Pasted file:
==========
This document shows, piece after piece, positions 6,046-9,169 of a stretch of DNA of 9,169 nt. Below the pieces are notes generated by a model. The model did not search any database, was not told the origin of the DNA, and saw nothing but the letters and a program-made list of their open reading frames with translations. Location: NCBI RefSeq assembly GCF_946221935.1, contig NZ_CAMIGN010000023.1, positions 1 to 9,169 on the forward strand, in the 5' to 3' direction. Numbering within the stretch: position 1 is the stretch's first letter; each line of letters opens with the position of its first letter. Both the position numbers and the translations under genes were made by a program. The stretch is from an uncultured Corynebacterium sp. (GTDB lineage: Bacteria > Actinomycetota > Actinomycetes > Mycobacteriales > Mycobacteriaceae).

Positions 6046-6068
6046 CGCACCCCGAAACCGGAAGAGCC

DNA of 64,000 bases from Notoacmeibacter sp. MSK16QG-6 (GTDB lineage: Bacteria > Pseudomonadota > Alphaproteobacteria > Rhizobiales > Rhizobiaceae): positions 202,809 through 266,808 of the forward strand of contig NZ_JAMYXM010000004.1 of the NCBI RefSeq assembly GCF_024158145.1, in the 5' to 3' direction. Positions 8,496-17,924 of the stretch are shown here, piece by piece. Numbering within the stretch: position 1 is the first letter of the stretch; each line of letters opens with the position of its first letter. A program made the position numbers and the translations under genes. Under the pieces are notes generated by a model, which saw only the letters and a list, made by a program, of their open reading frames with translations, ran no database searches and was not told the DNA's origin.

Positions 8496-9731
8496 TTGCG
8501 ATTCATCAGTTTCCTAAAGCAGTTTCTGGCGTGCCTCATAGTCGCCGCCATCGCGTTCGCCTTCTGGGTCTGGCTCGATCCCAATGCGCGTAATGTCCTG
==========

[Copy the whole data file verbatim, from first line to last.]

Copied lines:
This document shows, piece after piece, positions 6,046-9,169 of a stretch of DNA of 9,169 nt. Below the pieces are notes generated by a model. The model did not search any database, was not told the origin of the DNA, and saw nothing but the letters and a program-made list of their open reading frames with translations. Location: NCBI RefSeq assembly GCF_946221935.1, contig NZ_CAMIGN010000023.1, positions 1 to 9,169 on the forward strand, in the 5' to 3' direction. Numbering within the stretch: position 1 is the stretch's first letter; each line of letters opens with the position of its first letter. Both the position numbers and the translations under genes were made by a program. The stretch is from an uncultured Corynebacterium sp. (GTDB lineage: Bacteria > Actinomycetota > Actinomycetes > Mycobacteriales > Mycobacteriaceae).

Positions 6046-6068
6046 CGCACCCCGAAACCGGAAGAGCC

DNA of 64,000 bases from Notoacmeibacter sp. MSK16QG-6 (GTDB lineage: Bacteria > Pseudomonadota > Alphaproteobacteria > Rhizobiales > Rhizobiaceae): positions 202,809 through 266,808 of the forward strand of contig NZ_JAMYXM010000004.1 of the NCBI RefSeq assembly GCF_024158145.1, in the 5' to 3' direction. Positions 8,496-17,924 of the stretch are shown here, piece by piece. Numbering within the stretch: position 1 is the first letter of the stretch; each line of letters opens with the position of its first letter. A program made the position numbers and the translations under genes. Under the pieces are notes generated by a model, which saw only the letters and a list, made by a program, of their open reading frames with translations, ran no database searches and was not told the DNA's origin.

Positions 8496-9731
8496 TTGCG
8501 ATTCATCAGTTTCCTAAAGCAGTTTCTGGCGTGCCTCATAGTCGCCGCCATCGCGTTCGCCTTCTGGGTCTGGCTCGATCCCAATGCGCGTAATGTCCTG